A Day With(out) Art: Writing Until the Very End

Robert Massa covered the AIDS crisis from a personal perspective.


“Day Without Art,” to be held every December 1, was conceived in 1989 to coincide with the World Health Organization’s World AIDS Day. The AIDS crisis had devastated the creative community, and, as the activist organization Visual AIDS recounts on its website, “more than 800 arts organizations, museums, and galleries throughout the U.S. participated by shrouding artworks and replacing them with information about HIV and safer sex, locking their doors or dimming their lights, and producing exhibitions, programs, readings, memorials, rituals, and performances.”

On its 10th anniversary, the observance was changed to “Day With(out) Art,” to emphasize, as Visual AIDS put it, “the ongoing inclusion of art projects focused on the AIDS pandemic, and to encourage programming of artists living with HIV.”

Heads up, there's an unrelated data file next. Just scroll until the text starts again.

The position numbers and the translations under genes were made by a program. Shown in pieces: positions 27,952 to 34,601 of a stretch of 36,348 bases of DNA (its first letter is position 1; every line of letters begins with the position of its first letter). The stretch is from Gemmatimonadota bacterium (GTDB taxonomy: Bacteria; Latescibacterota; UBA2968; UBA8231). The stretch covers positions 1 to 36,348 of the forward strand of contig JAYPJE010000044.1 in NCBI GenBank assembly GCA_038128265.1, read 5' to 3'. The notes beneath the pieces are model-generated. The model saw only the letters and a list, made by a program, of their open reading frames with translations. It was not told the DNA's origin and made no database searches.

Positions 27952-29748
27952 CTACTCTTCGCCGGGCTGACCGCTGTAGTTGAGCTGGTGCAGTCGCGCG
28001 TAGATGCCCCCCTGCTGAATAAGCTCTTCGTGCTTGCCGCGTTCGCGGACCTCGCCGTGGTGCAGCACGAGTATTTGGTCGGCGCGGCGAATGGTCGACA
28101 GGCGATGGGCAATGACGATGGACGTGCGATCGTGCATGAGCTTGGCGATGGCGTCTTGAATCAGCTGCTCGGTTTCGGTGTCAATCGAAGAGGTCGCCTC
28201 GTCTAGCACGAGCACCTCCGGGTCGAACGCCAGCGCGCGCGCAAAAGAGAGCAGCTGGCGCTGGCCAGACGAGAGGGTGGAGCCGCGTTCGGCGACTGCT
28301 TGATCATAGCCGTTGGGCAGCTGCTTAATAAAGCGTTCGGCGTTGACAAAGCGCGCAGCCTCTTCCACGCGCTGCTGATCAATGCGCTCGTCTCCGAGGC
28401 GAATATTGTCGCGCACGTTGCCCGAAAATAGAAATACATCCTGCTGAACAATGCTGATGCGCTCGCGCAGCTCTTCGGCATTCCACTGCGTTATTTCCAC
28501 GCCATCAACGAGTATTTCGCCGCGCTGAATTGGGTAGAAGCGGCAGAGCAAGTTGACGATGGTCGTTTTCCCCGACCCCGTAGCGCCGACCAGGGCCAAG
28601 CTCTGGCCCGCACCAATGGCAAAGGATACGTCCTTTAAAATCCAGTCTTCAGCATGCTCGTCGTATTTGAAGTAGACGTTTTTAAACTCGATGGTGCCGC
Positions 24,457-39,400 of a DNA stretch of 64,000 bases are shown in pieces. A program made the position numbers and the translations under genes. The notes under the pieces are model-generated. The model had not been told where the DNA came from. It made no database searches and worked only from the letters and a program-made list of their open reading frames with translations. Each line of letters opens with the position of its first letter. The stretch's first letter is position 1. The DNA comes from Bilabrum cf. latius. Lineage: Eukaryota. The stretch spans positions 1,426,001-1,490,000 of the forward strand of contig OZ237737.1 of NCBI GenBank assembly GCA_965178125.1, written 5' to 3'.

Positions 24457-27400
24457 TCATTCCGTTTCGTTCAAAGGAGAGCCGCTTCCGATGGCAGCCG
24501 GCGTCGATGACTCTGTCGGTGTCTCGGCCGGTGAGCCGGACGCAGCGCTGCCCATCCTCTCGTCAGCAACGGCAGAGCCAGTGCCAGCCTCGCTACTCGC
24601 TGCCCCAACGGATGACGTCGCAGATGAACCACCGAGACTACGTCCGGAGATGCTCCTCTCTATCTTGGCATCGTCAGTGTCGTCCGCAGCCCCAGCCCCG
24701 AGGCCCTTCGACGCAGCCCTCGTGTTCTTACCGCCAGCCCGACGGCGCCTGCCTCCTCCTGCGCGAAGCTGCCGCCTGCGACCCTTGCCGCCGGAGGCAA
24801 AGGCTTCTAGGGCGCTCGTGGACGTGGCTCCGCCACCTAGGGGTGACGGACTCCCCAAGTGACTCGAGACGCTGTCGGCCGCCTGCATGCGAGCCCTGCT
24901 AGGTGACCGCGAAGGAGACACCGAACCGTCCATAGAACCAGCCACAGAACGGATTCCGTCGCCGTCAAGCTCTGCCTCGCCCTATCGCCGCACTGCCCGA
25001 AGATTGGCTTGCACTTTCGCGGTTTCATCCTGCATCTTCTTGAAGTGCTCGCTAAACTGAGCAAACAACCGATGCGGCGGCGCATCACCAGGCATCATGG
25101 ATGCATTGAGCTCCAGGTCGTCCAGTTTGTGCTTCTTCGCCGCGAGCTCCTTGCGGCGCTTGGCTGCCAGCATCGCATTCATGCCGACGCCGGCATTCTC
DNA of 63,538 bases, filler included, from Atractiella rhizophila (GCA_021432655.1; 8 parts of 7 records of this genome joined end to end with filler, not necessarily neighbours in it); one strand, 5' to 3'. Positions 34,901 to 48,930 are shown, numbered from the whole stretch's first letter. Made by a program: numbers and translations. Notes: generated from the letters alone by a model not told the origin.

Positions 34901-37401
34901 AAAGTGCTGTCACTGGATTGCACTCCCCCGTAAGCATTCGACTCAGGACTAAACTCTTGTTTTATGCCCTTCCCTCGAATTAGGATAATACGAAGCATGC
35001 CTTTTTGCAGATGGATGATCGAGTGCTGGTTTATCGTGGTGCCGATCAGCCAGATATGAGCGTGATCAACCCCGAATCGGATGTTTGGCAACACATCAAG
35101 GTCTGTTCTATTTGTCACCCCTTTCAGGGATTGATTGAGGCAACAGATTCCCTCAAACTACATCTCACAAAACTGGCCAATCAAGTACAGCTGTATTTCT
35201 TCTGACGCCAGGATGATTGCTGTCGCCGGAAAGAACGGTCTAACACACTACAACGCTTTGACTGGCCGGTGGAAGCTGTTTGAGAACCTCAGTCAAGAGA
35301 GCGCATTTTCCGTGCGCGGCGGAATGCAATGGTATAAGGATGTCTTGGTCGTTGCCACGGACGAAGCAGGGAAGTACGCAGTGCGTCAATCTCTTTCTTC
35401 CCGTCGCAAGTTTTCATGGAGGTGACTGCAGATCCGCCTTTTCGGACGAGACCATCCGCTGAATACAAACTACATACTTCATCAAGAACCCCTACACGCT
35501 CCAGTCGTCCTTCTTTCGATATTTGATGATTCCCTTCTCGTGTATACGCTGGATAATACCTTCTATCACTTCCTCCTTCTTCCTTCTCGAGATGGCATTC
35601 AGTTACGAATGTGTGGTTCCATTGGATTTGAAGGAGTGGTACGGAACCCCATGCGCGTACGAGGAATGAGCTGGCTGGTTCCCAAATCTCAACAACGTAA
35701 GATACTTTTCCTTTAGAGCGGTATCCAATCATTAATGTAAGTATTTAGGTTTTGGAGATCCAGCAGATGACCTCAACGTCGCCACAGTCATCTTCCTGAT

Robert Massa was a senior editor at the Voice who wrote extensively about AIDS. In the February 22, 1994, issue of the paper he teamed with artist Sue Coe for a poignant — and searing — portfolio, “Scenes From an AIDS Ward.”

AIDS took a fearsome toll, and it hit the Village Voice particularly hard in April 1994, when Massa succumbed to the disease. In a diary he kept of his struggles with his condition, he wrote, “My friend Carol had the presence of mind to ask me a key question right away: What am I doing with my time? My answer has been to do what I’ve always done. But, in fact, preparing to die, perhaps abruptly, while maintaining a positive attitude, whatever that means, is quite time-consuming.” 

An editor’s note at the end of Massa’s personal chronicle informed readers, “Shortly after he wrote these passages, Robert Massa became unable to write or type. By March, he was unable to use his facial muscles to speak. He died on April 9.” Below are those passages, along with memorial tributes from other writers at the paper.